Lisa Brown’s art is just like her – bold, beautiful and inspiring. Displayed against the white walls of the Gladstone Hotel, the colours and details of the paintings really show up and make you wonder about the person behind its creation.
Sadly, Lisa’s life was cut short at the age of 31 following a battle with cancer. Her art was part of an exhibition called I’m No Wallflower: A Lisa Brown Retrospective which ran from December 13 to January 5 at the Gladstone Hotel on Queen Street West.
The show celebrated the life and works of the contemporary Canadian artist by showcasing about 40 of Lisa’s original pieces that were carefully selected by curator Cia Mellegers.
The opening of the exhibition also included the release of a book titled J’ai Reve Quelque Chose Hier, which is a chronological journey through Lisa’s work, her thoughts on painting as well as a few notes from friends.
A portion of the proceeds from the exhibition will support the Bridgepoint Active Healthcare where Lisa spent most of her final days.
After quitting high school at 17, she left Toronto for Paris in 1986 to chase her dream of becoming a painter. She told her parents she was going for a month but only returned when her health took a turn for the worse in 2000.
During her early days in Paris, she was influenced by the works of Picasso and Matisse and this was reflected in the paintings she did at the time which were more complex and colourful. Even in her choice of makeup and clothes, bold colours were prominent. With her red lipstick and brightly patterned dresses, she always stood out, just like her paintings.
Lisa was in Paris for nearly 10 years and threw herself into her work by painting tirelessly and taking part in various exhibitions. She derived inspiration from comics, pop and street art and often outlined her images in black to give it a cartoon effect. The free-spirited young lady who admired the work of artists such as Keith Haring and Kenny Scharf also did paintings that had naked men and women floating around in backgrounds of reds and blues.
After a short visit to Berlin in 1990, Lisa finally decided to move there six years later where she happened to meet French artist Thierry Noir. The two shared a close friendship and Lisa soon became his assistant.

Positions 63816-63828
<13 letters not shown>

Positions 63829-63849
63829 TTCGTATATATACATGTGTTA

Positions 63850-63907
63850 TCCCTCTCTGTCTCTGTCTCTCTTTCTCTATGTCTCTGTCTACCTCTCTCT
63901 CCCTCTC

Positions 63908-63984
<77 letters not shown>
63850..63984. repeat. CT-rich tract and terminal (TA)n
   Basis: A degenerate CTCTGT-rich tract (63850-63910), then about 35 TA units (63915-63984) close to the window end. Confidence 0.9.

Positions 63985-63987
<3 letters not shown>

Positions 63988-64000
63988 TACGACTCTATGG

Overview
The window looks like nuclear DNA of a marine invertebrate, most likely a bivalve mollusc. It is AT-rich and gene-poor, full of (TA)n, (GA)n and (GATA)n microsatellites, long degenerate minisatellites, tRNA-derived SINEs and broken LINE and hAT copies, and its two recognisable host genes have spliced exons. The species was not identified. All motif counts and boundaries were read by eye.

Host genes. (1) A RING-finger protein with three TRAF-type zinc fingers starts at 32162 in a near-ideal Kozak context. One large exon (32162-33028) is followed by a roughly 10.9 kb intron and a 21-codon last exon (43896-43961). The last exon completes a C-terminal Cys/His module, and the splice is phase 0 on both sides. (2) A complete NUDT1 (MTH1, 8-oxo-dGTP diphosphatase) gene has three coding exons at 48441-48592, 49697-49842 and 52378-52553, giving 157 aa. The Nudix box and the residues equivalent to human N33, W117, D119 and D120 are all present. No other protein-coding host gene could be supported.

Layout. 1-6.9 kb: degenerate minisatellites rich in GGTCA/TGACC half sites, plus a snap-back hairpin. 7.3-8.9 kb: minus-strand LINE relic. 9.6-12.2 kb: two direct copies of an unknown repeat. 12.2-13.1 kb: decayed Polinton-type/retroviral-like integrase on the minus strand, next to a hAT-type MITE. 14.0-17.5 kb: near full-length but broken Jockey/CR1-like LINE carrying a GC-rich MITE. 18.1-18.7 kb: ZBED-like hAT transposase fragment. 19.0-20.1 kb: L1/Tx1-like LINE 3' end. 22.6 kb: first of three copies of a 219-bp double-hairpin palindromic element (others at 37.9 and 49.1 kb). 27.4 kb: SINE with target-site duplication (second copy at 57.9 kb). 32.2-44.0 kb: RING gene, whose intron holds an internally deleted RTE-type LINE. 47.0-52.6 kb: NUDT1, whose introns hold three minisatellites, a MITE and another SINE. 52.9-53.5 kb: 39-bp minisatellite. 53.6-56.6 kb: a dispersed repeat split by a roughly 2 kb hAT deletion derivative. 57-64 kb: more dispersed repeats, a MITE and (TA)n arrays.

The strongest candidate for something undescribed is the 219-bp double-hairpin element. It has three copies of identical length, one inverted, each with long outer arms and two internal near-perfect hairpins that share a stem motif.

They worked together on various projects and Lisa followed Thierry’s advice on keeping her paintings more simple by using just two ideas and three colours. She began to paint using this new style so that her work appealed to a wider audience.
Lisa made the most of her time in Berlin by doing solo and group shows, painting murals and travelling.
She also had the honour of being the only Canadian artist to be asked to paint on the Berlin wall in 1998. Lisa, along with other artists, painted different sections of the wall to help preserve it at Postdamer Platz.
Her mural painting was that of a yellow bird representing freedom, a red dog representing protection, two eggs, and a world in between them. A portion of the wall that includes Lisa’s mural has been preserved and is on view inside the Federal Ministry for the Environment building in Berlin.
Lisa’s eldest sister, songwriter and voice artist Melleny Melody and her brother-in-law, film director Clive Smith, moved a large collection of art from Berlin to Toronto after she passed away in 2001.
“If she were still alive today, I can only imagine what she might have accomplished. She was such an inspiration,” Melleny said.
Lisa Brown’s life was all about believing in herself and working hard even when her health was failing.
She made a lasting impression on the people around her and through her art, Lisa continues to be an inspiration.